NEW SOUTH WALES

I33I

NEW YORK

salubrious and attractive. Its yacht club, rowing club and golf links bring many people for a day:s outing/from the greater city. It has fine school buildings, beautiful churches, handsome residences, an excellent system of public schools, banks and other adjuncts of a thriving suburban city. Population 28,-

867.

New South Wales, the oldest colony in Australia, formerly included Queensland, Victoria, South Australia, Tasmania and New Zealand, but now its area is 310,367 square miles and its population, including 10,000 Chinese, blacks and hâlf-caste natives, 1,514,240. The Australian Alps, Blue Mountains and Liverpool Range are some of the mountains scattered over the country. The Murray, Lothian, Nepean, Clarence, Shoal-haven, Darling and Macquarie are some of the chief rivers. The colony was established in 1788 by a party of transported prisoners from England. Then land was given to free colonists, and transportation ceased in 1840. Thereon followed a great social advance, stimulated by the discovery of gold in 1851. The country is covered with trees, as the eucalyptus, palm, pine and cedar, and vegetation is very rich. Kangaroos infest this as well as other regions in Australia; there are many lizards and snakes and birds of beautiful plumage. Gold was first worked in 1851 near Bathhurst, and is now found in an area covering 70,000 square miles, to an annual value of nearly $25,000,000. Silver abounds in Barrier Range ; copper, tin, bismuth, manganese, antimony, mercury, zinc, cobalt and alum are mined; and precious stones are found in the granite formations. Yet the greatest mineral wealth is found in the coalfields, extending over 24,000 square miles and yielding 6,632,138 tons in 1905. Sheep and cattle are extensively raised, there being over 50,000,000 sheep now in pasture. The export of wool is nearly 300,000,000 pounds a year. While 140,000,000 acres are devoted to pasturage, only 1,000,000 are given to farming. The agricultural output is very small. Other exports include (besides gold, coal and the great wool crop), hides, skins, oranges, citrons, cane-sugar, wine, brandy, leather, tallow and meat, preserved and frozen. The colony has the largest trade, on account of its harbors and resources, of any of the Australian colonies. In 1905 it had 3,390 miles of railroad open for traffic. Public schools maintained by the state are now established, entirely unconnected with the church. Higher education is represented by the University of Sydney, with a staff of 80 professors and lecturers and 948 students. The laws are administered by a governor appointed by the crown, an executive council, a legislative council and legislative assembly. Sydney is the chief town. Population, including suburbs, 481,830. See T. A. Coghlan's Wealth and Progress of New South Wales.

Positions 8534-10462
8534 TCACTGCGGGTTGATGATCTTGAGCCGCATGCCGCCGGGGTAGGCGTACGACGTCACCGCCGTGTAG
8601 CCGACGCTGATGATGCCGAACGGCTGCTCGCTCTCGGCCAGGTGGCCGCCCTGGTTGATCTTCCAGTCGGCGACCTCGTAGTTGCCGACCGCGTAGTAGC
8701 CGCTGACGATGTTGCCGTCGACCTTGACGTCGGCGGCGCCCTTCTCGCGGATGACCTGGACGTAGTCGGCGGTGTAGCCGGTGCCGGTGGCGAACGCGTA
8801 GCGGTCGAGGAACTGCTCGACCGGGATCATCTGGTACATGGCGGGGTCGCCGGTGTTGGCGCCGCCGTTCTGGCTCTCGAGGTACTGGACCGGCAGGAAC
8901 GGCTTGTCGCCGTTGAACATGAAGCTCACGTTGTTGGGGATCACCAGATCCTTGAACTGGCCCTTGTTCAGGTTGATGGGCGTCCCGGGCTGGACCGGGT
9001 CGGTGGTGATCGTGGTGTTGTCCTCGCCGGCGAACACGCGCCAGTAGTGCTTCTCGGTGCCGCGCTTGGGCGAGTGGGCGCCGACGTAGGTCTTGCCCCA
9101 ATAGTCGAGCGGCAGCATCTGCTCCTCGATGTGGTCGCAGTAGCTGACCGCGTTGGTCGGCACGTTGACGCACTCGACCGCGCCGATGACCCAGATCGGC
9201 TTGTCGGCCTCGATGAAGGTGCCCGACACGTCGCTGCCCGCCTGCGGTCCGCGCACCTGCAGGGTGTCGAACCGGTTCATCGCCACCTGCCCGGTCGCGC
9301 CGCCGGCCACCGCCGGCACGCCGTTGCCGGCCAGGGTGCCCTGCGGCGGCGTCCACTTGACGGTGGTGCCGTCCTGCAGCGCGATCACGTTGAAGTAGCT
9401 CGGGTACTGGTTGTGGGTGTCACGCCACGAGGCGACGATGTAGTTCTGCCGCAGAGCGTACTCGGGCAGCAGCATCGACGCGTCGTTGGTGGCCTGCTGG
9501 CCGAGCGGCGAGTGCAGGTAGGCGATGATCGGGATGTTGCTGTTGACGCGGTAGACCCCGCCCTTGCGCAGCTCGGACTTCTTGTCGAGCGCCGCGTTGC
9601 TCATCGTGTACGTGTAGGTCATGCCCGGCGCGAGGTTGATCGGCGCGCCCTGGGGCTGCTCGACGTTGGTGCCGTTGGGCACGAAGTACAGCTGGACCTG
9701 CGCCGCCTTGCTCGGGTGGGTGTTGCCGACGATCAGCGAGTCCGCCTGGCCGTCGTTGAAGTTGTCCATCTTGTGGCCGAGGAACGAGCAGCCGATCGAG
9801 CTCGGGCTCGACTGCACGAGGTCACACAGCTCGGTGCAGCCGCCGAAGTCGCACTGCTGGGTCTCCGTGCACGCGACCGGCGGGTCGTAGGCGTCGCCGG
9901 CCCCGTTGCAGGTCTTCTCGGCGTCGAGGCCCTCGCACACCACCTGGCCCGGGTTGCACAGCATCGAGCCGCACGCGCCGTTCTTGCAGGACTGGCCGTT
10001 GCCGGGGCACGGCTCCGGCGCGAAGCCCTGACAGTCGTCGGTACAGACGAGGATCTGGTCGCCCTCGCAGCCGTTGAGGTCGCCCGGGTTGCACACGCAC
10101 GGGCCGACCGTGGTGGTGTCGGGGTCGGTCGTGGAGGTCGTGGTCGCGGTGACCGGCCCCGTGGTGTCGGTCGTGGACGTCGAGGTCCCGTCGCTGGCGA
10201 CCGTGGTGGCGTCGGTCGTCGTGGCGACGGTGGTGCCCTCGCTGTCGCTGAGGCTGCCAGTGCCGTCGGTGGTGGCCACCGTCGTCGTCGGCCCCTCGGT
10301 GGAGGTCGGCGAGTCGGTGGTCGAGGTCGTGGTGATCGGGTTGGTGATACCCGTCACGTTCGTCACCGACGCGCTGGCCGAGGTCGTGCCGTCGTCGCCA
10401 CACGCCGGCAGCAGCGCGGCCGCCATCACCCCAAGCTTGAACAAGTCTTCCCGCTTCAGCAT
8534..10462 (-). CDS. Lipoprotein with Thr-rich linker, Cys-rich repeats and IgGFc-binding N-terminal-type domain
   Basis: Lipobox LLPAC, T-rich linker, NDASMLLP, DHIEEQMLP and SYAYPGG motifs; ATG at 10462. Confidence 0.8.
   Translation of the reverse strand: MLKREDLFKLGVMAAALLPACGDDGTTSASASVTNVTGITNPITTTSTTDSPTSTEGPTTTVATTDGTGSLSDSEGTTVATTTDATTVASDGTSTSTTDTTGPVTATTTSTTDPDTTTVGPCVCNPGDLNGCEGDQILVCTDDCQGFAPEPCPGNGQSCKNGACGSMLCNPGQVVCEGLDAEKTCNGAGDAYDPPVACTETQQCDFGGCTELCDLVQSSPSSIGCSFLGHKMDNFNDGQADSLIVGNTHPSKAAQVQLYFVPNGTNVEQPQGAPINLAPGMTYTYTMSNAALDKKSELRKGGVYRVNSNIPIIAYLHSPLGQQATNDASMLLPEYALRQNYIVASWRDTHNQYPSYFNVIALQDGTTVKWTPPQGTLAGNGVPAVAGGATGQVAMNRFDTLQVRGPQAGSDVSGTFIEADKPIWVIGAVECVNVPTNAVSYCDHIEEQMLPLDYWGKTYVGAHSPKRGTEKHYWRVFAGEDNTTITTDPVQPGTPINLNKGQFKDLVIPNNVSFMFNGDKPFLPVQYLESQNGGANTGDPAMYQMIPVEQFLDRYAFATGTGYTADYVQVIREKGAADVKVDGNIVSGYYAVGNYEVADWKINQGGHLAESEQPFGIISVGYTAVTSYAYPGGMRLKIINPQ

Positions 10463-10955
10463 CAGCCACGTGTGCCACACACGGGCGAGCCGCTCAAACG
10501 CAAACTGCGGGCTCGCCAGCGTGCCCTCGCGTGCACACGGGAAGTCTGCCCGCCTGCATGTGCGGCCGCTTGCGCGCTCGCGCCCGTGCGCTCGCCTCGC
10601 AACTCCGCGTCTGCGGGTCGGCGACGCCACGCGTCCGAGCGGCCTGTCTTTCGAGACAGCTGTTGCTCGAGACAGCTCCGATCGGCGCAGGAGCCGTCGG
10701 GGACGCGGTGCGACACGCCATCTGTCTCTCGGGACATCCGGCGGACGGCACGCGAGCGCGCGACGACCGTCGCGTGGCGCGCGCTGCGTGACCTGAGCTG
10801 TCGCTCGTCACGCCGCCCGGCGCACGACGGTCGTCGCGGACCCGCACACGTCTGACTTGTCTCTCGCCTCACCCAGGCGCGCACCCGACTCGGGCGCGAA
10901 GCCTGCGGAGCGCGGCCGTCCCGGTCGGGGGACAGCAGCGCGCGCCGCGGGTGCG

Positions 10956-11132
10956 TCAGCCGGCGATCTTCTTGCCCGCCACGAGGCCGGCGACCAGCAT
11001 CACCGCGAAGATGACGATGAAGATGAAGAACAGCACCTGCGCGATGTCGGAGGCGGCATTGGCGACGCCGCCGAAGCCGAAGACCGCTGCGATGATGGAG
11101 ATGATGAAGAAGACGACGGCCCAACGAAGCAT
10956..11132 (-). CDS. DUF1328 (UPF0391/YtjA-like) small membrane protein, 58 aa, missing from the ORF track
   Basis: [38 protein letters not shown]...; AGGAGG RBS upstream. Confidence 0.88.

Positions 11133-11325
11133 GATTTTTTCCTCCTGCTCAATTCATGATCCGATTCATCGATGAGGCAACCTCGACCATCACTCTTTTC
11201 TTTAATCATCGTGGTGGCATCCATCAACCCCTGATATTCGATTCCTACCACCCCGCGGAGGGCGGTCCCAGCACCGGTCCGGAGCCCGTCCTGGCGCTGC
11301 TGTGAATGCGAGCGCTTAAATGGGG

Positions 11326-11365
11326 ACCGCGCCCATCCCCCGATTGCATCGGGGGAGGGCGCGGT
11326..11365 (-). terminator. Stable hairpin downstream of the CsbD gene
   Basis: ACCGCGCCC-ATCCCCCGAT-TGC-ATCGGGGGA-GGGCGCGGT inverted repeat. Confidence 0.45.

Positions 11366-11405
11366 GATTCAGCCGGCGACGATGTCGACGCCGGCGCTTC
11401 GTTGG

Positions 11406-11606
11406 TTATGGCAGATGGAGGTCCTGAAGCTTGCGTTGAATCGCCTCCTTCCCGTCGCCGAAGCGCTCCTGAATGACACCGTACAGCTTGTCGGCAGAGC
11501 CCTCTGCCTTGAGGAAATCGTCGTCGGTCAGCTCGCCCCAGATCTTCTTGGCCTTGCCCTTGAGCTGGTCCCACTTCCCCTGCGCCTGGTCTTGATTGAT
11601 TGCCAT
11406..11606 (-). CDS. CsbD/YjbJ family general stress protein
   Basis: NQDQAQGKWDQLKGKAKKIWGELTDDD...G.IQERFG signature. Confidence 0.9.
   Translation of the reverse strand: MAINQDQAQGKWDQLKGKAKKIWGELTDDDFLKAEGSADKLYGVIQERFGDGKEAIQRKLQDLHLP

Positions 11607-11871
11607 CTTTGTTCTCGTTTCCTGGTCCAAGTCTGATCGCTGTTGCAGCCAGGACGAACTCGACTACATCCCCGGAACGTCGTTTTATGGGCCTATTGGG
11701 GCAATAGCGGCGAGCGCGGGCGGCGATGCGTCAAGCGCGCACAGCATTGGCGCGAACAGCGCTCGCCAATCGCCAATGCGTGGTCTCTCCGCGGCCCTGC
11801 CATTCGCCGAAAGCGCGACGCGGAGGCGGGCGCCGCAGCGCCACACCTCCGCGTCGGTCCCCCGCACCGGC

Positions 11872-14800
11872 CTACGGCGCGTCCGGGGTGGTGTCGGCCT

New Stars, sometimes called temporary stars, are bodies which suddenly make their appearance in the heavens, rise rapidly to their full brightness, and soon begin to diminish until they can be seen only with a telescope or, perhaps, not at all. The earliest one of which we have any account is that of 1572, generally known as the Star of Ty-cho Brahe. But it is only since the invention of the spectroscope that this class of stars has come to be of especial interest. The new star in the constellation of Corona Borealis, discovered by Birmingham on May 12, 1866, was examined spectroscopic-ally by Huggins and Miller. They found that it possessed both a dark line spectrum and a bright line spectrum, differing in this respect from nearly all the other stars. The next new star was that in the constellation of the Swan, known as Nova Cygni, discovered on Nov. 24, 1876, a red star of the third magnitude. Two years later it was fainter than the nth magnitude. Nova Andromèdes was discovered in August, 1885; and Nova Orionis in December of the same year. But the star which Anderson at Edinburgh discovered on Jan. 24, 1892, far exceeded all previous new stars in interest, because the power of the spectroscope had been increased in many ways since the previous stars were observed. For a full account of this star, called Nova Aurìgæ, the reader is referred to Scheiner's Astronomical Spectroscopy, where its interesting spectrum is described in detail. The next and only other important new star was also discovered by Anderson, this time in the constellation of Perseus, Feb. 22, 1901. Many theories have been advanced to explain this curious phenomenon; but the one which at present seems most probable is that advanced by Seeliger: The new star is produced by some dark body rushing into a meteor swarm or a nebula, the impact of small particles being sufficient to bring the dark body to incandescence.

New Year's Day is the first day of the year. It now is usually celebrated by feasting and the interchange of presents. Jews, Chinese, Egyptians and Mohammedans, while differing as to the time of celebration, celebrate the first day of the year in their respective calendars. In the Christian era Christmas day, Easter and the 1st of March have each in turn been celebrated, and it was not until late in the 16th century that the 1st of January was universally accepted. In Scotland, France and Italy New Year's is of more importance than Christmas, but in other countries the latter has superseded the former as a day of rejoicing and of making gifts.

New York, a North-Atlantic state of the Union, of firstclass importance in a political, commercial and industrial aspect, entitling it to rank, as claimed, as The Empire State. It is the seaward gateway of the chief immigration and trade of the Old World into